Do you know what will happen to your digital property (i.e. online accounts, social media accounts) when you pass away?   It is a good idea to create a plan which will help someone, your digital executor, update your online accounts and sites upon your passing.  In most states, a Digital Executor is not a legally binding or enforceable designation. Even so, you can still name a Digital Executor, as this person can be designated to follow the wishes laid out in your digital estate plan and can help your Executor with the financial digital aspects of your estate. Your digital executor should be impartial and mature, able to handle this sensitive information responsibly, and technologically savvy.

The digital assets you will want to keep track of include but are not limited to:

  • Blogs and websites you own.
  • Bank, brokerage, retirement plan, credit card, loan, and insurance accounts that you access online.
  • Your email accounts.
  • Your Facebook, Twitter, LinkedIn, and other social media accounts.
  • Online retail accounts and apps from stores, flash sale sites or marketplaces like eBay, Amazon, and iTunes.
  • Photo- or video-sharing sites like Flickr or YouTube.
  • Music sites like Pandora.
  • PayPal or other online payment accounts.
  • Utility bills you pay online.
  • Any other online accounts such as ones from airline sites with your frequent flier miles and document and data storage accounts like Google Docs
  • Computing hardware, such as computers, external hard drives or flash drives, tablets, smartphones, digital music players, e-readers, digital cameras, etc., you’ll want to record where those items are located, as well as any passwords that are required to access those devices.

How you create this digital estate plan is up to you.  A password protected spreadsheet can contain details for each and every account you have:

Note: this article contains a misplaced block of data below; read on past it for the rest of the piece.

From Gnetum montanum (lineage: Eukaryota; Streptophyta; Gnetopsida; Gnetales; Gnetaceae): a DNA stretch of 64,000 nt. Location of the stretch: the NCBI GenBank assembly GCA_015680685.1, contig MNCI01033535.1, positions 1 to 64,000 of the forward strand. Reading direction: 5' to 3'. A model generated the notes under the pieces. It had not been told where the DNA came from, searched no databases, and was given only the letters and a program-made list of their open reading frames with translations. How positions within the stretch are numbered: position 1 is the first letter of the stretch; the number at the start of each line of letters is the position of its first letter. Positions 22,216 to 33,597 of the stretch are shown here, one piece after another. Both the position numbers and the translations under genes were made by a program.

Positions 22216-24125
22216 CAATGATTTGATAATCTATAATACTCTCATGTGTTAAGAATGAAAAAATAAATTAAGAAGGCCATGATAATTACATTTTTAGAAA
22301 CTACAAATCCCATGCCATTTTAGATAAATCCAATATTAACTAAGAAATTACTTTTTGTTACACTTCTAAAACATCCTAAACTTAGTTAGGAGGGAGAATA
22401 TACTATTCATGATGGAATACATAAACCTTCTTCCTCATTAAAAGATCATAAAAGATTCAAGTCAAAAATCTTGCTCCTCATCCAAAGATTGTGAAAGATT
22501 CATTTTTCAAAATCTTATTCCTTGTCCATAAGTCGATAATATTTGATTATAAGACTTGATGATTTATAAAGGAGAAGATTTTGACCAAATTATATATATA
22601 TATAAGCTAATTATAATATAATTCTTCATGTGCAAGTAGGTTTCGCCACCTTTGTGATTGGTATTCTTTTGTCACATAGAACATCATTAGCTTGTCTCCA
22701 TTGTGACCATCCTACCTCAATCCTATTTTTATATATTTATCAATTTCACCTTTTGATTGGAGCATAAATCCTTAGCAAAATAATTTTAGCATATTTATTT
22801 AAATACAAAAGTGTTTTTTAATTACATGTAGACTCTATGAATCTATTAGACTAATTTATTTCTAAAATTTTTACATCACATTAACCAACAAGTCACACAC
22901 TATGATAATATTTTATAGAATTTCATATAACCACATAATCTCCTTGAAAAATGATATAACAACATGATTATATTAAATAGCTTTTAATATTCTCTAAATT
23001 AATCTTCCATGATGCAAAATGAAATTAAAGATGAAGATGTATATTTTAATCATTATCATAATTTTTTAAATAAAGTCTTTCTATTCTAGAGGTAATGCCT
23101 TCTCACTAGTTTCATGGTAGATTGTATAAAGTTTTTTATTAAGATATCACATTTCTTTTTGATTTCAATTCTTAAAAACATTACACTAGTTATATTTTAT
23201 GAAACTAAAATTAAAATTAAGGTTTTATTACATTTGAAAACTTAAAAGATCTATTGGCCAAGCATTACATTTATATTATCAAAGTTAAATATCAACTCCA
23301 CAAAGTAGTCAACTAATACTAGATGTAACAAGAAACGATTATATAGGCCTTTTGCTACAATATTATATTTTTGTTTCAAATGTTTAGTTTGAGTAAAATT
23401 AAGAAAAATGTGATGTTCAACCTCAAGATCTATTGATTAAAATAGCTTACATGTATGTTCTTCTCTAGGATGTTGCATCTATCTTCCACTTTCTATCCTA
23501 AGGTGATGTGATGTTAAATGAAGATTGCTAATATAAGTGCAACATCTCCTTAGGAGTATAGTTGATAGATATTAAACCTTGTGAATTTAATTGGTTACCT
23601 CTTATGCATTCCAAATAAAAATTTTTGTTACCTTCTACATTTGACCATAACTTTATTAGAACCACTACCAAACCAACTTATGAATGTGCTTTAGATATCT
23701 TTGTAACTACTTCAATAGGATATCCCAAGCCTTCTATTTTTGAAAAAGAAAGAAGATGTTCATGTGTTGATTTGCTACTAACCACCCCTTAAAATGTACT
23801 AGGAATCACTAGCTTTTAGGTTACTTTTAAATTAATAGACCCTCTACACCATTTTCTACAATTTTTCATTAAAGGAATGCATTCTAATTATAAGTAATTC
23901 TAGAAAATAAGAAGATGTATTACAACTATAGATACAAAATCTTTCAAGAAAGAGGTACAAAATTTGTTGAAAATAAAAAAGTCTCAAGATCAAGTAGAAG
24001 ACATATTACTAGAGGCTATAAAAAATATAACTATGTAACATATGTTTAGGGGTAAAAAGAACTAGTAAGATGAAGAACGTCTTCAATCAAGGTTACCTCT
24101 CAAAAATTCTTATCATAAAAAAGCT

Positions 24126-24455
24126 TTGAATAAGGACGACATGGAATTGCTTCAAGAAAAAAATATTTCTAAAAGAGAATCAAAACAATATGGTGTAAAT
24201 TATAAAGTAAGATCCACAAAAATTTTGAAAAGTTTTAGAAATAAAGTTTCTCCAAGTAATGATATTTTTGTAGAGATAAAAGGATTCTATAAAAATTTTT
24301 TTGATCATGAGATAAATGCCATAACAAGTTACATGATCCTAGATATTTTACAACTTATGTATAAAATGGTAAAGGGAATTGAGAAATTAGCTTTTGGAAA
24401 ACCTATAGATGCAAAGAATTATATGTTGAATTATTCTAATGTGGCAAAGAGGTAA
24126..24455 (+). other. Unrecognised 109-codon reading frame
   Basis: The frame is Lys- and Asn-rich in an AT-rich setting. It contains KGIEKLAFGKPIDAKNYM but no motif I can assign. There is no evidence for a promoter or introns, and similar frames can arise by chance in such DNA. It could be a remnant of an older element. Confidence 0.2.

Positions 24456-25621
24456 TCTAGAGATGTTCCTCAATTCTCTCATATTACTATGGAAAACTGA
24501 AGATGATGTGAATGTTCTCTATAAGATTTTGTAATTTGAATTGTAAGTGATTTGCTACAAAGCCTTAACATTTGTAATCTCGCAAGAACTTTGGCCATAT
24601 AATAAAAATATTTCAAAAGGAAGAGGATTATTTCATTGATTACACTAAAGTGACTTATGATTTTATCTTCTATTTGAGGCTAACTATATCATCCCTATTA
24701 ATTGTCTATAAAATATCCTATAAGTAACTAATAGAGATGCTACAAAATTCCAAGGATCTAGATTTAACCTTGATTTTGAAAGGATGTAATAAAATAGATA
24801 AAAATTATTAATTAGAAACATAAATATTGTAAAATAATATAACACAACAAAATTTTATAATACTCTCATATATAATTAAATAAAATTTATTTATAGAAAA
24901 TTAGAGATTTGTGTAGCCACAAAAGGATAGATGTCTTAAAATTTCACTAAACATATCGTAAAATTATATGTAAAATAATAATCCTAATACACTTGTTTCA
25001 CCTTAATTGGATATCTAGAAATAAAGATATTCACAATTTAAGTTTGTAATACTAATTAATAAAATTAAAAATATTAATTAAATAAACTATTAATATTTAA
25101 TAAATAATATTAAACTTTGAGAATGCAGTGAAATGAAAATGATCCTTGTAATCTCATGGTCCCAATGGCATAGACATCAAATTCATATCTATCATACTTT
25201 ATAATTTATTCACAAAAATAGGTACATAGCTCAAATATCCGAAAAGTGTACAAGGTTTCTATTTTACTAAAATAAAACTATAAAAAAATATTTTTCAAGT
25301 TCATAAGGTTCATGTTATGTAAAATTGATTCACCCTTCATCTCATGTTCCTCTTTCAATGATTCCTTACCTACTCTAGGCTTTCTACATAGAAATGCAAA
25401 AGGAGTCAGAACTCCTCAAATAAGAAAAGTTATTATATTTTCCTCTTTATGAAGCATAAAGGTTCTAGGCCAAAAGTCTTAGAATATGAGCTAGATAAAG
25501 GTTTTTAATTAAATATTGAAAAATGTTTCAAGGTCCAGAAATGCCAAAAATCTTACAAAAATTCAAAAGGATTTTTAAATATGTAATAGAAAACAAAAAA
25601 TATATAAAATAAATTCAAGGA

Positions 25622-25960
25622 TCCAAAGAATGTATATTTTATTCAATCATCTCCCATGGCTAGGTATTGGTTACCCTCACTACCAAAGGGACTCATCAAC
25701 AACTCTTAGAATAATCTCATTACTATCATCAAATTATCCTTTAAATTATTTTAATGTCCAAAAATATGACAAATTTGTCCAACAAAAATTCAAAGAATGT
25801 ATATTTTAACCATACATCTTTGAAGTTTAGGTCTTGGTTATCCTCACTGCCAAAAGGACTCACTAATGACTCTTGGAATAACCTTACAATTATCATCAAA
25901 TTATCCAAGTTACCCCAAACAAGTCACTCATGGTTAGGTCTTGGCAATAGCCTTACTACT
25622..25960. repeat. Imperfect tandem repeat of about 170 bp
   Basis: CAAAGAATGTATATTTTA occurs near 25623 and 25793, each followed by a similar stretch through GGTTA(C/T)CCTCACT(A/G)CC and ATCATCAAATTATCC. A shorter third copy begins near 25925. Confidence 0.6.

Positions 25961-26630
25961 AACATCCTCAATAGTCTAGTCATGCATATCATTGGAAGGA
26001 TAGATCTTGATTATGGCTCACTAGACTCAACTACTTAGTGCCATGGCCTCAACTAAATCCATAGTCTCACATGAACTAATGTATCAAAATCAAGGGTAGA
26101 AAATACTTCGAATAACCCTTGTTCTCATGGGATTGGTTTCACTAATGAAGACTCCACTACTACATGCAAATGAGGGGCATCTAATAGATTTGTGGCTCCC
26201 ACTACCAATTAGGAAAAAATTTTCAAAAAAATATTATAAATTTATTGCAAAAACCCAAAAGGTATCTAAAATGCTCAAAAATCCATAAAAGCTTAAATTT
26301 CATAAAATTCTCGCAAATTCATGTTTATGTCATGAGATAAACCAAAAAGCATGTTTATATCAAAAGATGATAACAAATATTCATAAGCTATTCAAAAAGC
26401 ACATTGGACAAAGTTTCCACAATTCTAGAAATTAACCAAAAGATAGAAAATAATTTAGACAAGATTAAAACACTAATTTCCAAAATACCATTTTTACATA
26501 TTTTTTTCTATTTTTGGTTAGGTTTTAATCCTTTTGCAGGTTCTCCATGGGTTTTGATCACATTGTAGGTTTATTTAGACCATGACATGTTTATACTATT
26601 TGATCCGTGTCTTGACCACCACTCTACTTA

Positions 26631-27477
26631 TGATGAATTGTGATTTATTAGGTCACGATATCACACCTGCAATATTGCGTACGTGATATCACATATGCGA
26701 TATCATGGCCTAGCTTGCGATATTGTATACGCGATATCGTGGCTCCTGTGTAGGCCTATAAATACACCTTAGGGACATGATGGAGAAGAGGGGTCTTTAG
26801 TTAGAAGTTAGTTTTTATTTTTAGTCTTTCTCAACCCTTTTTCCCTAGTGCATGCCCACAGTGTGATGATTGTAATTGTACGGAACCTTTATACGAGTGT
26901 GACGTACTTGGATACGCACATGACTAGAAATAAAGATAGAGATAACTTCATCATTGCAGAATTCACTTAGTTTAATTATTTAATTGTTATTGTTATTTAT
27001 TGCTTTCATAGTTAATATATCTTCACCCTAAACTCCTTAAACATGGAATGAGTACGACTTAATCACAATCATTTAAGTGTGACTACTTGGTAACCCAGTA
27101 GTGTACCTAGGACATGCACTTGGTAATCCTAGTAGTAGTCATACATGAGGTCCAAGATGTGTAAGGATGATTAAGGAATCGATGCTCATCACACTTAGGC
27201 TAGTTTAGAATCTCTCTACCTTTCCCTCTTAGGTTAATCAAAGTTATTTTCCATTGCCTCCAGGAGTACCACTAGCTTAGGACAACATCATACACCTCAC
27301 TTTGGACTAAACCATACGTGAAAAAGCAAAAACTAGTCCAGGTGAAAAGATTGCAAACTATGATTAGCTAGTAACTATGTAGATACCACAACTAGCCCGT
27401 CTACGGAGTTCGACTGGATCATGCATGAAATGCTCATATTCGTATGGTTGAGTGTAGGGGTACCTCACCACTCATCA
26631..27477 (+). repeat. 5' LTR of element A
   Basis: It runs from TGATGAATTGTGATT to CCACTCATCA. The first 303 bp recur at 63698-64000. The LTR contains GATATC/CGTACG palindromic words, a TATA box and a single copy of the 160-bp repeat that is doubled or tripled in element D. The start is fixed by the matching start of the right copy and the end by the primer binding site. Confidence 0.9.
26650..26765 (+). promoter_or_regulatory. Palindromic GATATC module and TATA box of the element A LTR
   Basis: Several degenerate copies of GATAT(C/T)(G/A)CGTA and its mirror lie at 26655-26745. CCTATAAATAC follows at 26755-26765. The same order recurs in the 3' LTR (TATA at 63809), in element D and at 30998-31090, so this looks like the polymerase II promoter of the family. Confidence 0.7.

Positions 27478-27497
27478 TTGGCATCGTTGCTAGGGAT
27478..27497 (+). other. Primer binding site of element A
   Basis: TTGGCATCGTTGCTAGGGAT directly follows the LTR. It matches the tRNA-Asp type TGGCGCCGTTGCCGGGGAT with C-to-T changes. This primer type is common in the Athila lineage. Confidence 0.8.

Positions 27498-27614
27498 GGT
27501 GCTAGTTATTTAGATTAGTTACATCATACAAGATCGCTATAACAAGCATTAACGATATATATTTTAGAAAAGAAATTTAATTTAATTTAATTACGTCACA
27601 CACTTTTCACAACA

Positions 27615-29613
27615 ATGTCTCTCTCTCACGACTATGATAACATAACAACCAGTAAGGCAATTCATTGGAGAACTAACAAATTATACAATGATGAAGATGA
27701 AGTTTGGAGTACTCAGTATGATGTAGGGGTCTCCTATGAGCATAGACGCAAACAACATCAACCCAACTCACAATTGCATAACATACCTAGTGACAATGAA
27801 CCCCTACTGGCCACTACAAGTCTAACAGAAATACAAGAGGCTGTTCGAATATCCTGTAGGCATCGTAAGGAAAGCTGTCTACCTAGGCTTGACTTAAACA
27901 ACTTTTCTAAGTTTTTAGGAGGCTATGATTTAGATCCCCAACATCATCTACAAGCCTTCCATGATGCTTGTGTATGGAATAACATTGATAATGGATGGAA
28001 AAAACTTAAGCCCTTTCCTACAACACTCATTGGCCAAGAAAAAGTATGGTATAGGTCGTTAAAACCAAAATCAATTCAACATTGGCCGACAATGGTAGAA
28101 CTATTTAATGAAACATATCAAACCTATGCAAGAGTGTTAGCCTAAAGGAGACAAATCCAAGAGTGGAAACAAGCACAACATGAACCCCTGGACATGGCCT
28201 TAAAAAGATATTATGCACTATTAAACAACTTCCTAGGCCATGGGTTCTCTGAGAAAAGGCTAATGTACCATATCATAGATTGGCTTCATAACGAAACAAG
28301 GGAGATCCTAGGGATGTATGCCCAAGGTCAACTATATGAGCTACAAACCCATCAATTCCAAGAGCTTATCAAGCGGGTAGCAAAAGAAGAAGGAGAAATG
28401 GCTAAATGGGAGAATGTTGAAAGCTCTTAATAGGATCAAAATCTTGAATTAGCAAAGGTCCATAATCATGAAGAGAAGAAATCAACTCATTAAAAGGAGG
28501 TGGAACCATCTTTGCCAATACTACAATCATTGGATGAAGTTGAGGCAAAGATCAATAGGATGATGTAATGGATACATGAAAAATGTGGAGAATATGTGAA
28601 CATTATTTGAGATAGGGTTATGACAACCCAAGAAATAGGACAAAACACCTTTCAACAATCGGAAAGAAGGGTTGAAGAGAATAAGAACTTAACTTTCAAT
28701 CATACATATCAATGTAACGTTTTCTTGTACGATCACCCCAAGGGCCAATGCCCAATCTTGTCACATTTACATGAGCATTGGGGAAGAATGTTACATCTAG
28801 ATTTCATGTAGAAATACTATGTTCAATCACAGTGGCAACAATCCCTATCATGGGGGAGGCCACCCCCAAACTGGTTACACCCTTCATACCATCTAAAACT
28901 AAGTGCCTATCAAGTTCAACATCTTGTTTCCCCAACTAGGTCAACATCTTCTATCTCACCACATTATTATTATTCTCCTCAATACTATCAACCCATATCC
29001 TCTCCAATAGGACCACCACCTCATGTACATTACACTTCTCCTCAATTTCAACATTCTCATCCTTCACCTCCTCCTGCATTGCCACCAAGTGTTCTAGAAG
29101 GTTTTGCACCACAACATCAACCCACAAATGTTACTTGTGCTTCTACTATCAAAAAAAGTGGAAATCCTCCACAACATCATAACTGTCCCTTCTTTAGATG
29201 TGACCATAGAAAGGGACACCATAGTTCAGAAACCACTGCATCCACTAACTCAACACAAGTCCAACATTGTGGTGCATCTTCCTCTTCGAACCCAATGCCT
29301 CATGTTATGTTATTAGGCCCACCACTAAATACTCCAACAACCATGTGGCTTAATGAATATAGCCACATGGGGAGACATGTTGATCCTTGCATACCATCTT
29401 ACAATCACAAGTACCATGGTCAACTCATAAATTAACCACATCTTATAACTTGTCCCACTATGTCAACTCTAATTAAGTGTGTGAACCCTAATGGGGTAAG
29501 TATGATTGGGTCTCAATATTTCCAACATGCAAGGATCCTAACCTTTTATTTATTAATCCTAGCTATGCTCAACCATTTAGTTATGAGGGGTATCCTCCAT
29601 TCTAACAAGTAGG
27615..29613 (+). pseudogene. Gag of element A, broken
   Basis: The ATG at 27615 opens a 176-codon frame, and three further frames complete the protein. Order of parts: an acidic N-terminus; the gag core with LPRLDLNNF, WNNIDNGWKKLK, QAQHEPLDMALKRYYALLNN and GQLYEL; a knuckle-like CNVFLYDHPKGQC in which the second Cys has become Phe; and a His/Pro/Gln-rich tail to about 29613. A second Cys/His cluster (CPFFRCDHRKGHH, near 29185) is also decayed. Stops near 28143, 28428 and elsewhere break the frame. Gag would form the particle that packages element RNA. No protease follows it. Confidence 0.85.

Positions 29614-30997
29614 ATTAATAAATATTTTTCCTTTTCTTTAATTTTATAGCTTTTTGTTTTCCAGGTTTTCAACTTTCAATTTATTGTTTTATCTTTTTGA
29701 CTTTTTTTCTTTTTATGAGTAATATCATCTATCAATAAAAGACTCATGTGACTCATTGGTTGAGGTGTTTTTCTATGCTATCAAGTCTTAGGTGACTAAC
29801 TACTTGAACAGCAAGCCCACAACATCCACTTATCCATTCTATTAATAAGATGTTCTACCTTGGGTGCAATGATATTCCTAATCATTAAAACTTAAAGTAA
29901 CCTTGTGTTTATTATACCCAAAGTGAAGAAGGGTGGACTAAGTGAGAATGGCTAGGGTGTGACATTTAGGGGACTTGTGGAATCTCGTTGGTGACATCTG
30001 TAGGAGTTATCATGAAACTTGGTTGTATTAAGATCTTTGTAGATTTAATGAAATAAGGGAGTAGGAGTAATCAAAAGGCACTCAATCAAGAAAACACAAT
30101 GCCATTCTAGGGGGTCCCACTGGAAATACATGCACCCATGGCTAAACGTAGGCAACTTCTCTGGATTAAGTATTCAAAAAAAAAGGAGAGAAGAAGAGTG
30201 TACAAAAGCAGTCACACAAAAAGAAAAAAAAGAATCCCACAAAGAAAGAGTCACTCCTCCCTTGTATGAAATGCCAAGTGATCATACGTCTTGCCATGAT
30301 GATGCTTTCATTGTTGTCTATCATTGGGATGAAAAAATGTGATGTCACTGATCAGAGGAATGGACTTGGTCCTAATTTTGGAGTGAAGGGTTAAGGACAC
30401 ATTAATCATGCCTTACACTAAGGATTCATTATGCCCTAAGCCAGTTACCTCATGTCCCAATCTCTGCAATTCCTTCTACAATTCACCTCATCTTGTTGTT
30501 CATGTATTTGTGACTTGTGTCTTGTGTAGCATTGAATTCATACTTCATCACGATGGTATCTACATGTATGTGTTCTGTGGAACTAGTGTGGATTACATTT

• Name of account (Wells Fargo personal checking, Facebook, Amazon)
  • Account Number
  • Internet Address/URL
  • User Name
  • Password
  • Security questions and answers
  • Current Activity (i.e. ez pass is deducted automatically)
  • Notes (what do with the asset after you are gone, i.e. archived and saved, deleted, transferred to someone to maintain)

There are a few password keeper apps like LastPass, DashLane and KeePass or the Wallet on your phone that will help with this organization task.

This database will need to be updated on occasion, say 1-2 times a year.  Once you do create this database, save your password protected document on a USB drive and physically hand it to your digital estate manager.  Or if you’ve used an app provide the password to him/her.

By creating a digital estate plan, you can help your family more easily:

  • Locate any accounts you have online
  • Access those accounts or the information in those accounts
  • Determine if your digital property has any financial value that needs to be reported and perhaps submitted to probate
  • Distribute or transfer any digital assets to the appropriate parties
  • Avoid online identity theft
Categories: Wills and Estates